On the field, head groundskeeper Kelly Rensel and crew members Adam Noyes and Joe Mogavero spent much of the day preparing the diamond for the game. “Hoodie weather,” said Rensel, an Erie, Pa. native hired in Buffalo last March from Michigan's Great Lakes Loons, part of a long minor league pilgrimage with a goal of someday making a career out of caring for the turf of a big league team.
He had a pretty good hunch when he accepted the job in Buffalo that the dream would happen fast, or at least a taste of it: For the second-straight summer, unable to go to Canada due to the pandemic, the Toronto Blue Jays made Sahlen Field their temporary home.
That meant Rensel was “often changing first base for an MVP candidate,” he said of Vlad Guerrero Jr., while Noyes – a West Seneca native who works a second job as a cashier at Tops – would occasionally don a helmet for across-the-outfield sprints, carrying jackets for the newest relievers from the bullpen, a major-league dash that drew noisy applause from a Buffalo crowd always ready to celebrate its own.
As for Mogavero, he was groundskeeper for the Batavia Muckdogs before MLB wiped out the venerable NY-Penn League. Rensel, after taking a look at those credentials, gave Mogavero a job. The three men worked together Thursday, and Rensel – speaking of the particular challenge in Buffalo – described a nearby force of nature with words he might use for a mercurial old friend.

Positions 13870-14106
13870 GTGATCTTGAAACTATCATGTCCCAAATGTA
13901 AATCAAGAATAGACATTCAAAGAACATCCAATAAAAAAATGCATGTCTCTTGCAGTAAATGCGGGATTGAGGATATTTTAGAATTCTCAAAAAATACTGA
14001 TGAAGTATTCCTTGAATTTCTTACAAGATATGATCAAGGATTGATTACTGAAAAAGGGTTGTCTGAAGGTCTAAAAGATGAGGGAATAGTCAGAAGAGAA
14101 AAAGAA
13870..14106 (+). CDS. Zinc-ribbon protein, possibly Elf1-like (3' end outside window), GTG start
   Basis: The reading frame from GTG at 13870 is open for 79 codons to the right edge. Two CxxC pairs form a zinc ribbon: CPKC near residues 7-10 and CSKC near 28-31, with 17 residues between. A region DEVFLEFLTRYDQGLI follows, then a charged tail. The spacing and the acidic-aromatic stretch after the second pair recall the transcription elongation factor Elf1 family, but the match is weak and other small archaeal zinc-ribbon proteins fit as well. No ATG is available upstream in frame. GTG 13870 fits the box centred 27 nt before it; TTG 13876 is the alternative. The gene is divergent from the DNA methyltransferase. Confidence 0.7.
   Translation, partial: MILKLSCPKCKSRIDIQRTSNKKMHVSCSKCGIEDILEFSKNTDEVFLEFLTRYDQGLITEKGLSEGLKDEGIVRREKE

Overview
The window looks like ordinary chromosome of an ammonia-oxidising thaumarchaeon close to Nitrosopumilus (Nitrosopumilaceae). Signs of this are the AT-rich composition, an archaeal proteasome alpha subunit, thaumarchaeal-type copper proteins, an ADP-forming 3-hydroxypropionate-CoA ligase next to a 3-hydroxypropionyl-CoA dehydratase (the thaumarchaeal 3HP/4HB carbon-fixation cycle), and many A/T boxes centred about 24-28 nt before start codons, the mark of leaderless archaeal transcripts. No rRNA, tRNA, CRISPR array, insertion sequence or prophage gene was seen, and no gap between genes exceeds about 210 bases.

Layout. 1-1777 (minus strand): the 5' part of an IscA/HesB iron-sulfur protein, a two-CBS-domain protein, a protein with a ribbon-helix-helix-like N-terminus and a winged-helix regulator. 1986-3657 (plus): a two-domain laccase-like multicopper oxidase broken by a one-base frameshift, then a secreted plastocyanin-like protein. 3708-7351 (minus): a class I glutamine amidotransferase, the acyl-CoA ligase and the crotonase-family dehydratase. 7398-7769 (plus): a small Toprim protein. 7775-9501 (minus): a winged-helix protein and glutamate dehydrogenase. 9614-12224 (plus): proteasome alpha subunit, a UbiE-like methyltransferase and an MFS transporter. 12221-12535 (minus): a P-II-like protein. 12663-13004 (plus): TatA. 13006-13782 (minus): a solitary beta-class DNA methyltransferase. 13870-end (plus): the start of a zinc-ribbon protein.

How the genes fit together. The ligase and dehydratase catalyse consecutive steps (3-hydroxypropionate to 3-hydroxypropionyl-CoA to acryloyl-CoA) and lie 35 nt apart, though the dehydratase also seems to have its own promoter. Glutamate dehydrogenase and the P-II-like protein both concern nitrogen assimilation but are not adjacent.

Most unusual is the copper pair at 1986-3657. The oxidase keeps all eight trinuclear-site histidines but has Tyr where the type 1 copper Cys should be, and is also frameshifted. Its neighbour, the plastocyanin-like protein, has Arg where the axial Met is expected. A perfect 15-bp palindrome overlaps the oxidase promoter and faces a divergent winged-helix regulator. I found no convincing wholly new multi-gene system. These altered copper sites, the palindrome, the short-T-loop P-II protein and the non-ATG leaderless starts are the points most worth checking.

“That lake,” he said of the way Erie can whip up a fast autumn wind and rain. “It loves to play games with us.”
Even so, “the grass is happy” in the fall, Rensel said, and something in the scent in the air and the golden texture of the light is a statement of what drives everyone in the pro game.
In baseball, the whole point is to keep playing in the fall.
Frank Heyden, 82, a lifetime baseball guy from Tonawanda, can remember seeing many of those Bisons games in 1961. It was the team's first year in the Rockpile after the ill-fated decision to leave Offermann Stadium, and Heyden rattles off name after name from that roster – including the late Babe Birrer, a Buffalo-raised pitcher who had a playoff victory against Louisville.